There is one man in particular that I remember. He was middle-aged with a head full of poodle curls that were kept short but sort of all over the place. He had cheap pleated slacks on, a pair of dress shoes, and a green v-neck sweater on. Most of the time when I saw him he was standing outside of the waiting room on his cell phone, probably keeping whoever he needed to updated. I wondered about him often. I hoped the best for him and whoever he was there waiting on.
When I went back up to enter Mike’s room again, that man was standing outside on his phone. I waved and smiled. He smiled and nodded back. I never actually saw him in the unit. Maybe it was because he waited to be told he could enter and I was long past that. I just swiped my hand to open the automatic doors and walked in like I owned the whole wing. That’s exactly what I did at that moment.
I walked in just as the nurse was saying something that ended in “cool, calm, and collected.” His shift was done. Thank God.
Mike’s parents and I sat there mostly talking over him, trying to keep the banter light. A joke here, some trivial, everyday chit chat here. Hours went by like that. The new nurse came and then left us alone. Doctors came in every now and again and made Mike do things like wiggle his toes and squeeze their hands and answer questions like “where are you?” and “what day is it?” I would get frustrated when it took him too long to answer. Then he’d go back to sleep. We’d sit in silence. I’d try and text some updates to people.
At some point, Mike’s parents left to try and get some sleep. Mike and I were alone.
“Mike?” I asked, hoping he was awake. He opened one eye slowly at me. I smiled at him. “Do you hate me?” I asked him. I needed to know. Did he hate me? Was he angry at me? I didn’t know. He shook his head no.
“I could never hate you. I never will hate you. You’re so good. I know.” Each word came out quietly and slowly. He smiled and then closed his open eye. “I love you.”
I started to cry, and I cried for a long time while he fell back to sleep and stayed sleeping. Or maybe he wasn’t. I could never tell when he was awake. He held onto my hand the whole time. Relief cocooned me for all the progress of the day. It was a good day.
I made my way out to use the restroom and I overheard two nurses bitching about me still being in the room with him. In the exact same manner that I would bitch about a table still sitting and talking well after close at the restaurant I worked in. My initial reaction was to get pissed. This wasn’t a restaurant. I wasn’t just sitting, sipping water, holding up the whole staff. I tried not to get angry and tried to understand and I was able to do so, which was surprising. They had shit to do. They were tired, too. I went back into the room, kissed Mike on the forehead, said goodnight, and made my way out, waving with a smile at the two frustrated nurses as I did so.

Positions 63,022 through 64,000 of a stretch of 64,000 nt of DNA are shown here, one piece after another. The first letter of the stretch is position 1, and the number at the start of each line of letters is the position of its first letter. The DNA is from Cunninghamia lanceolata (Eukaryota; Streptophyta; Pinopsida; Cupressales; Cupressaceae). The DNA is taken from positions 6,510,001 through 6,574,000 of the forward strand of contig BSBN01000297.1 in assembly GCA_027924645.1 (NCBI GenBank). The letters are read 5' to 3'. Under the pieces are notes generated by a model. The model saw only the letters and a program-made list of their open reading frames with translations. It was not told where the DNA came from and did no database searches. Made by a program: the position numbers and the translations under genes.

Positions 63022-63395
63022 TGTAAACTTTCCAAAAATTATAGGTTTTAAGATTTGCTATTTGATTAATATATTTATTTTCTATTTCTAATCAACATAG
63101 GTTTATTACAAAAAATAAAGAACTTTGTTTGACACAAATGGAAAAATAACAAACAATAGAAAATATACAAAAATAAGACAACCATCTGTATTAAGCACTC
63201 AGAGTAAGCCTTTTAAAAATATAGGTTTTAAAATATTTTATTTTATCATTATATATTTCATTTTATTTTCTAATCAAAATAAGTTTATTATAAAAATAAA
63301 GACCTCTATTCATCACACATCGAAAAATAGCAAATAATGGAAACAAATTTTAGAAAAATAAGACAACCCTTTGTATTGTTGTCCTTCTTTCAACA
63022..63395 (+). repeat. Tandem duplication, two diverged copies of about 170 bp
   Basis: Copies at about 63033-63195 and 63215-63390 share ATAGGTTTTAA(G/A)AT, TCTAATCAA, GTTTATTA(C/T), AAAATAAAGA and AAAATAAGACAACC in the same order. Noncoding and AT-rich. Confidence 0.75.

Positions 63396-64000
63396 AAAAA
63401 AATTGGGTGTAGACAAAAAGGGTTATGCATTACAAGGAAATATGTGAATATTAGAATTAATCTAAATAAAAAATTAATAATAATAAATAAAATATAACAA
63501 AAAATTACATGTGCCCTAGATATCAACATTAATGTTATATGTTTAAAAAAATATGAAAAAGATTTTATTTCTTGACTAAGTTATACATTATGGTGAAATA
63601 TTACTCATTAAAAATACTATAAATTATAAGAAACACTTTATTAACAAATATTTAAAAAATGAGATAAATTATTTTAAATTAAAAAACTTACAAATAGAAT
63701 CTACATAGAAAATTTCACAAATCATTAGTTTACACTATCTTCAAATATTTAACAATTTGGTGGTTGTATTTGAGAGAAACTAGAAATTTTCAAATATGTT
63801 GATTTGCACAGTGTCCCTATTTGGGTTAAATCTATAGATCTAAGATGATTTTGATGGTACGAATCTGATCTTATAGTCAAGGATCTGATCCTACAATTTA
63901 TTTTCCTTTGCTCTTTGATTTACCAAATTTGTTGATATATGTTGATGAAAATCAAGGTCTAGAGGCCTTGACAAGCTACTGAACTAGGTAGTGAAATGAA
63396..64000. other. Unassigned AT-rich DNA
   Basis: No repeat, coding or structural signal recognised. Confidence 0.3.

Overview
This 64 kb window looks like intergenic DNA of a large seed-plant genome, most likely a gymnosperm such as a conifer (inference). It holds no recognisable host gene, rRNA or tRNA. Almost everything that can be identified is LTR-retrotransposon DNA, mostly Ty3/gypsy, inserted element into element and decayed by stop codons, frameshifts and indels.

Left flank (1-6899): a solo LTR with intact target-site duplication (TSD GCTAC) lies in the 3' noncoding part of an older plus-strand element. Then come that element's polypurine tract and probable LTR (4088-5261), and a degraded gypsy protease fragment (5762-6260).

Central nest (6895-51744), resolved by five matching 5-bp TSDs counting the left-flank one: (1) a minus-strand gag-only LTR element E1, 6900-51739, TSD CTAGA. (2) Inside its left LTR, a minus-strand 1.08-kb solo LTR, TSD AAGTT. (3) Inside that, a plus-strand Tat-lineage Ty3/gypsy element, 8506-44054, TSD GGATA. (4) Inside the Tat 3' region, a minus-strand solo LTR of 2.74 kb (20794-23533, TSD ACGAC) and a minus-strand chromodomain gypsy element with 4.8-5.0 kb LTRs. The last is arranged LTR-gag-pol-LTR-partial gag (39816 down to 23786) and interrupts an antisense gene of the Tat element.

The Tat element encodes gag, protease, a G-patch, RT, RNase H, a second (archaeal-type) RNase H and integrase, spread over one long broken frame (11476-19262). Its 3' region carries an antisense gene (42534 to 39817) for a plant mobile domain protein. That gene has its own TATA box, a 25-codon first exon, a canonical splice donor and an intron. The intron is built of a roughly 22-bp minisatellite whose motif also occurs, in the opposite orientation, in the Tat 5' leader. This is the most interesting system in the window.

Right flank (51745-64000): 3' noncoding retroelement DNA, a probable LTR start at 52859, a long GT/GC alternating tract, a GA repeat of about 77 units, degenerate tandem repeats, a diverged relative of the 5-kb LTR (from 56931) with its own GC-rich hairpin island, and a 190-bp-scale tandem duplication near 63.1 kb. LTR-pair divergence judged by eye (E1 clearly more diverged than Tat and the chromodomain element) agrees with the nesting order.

As I made my way into the waiting room once again, to try and find a place to sleep, there was one recliner empty and I was washed over with abatement of exhaustion just knowing that I had a place to sleep, regardless if my body was heavy enough to keep it down in a laying position. I grabbed a blanket and pillow and made my way to hopeful rest.
The recliner was loud. Every time I moved to try and get comfortable it squeaked and creaked. I tried to avoid moving as to not wake anyone else up. Then it would pop me back up to a seated position. The person in the chair next to me stirred.
“I’m so sorry.” I whispered.
“Please don’t be sorry,” it was the man with the poodle curls. “You’re fine. Try and get some rest. It’s important.” He smiled and pulled the white hospital blanket up closer to his chin.
“I’ll try. You, too.”
We all slept. We all dreamt. We all rested.
But not really.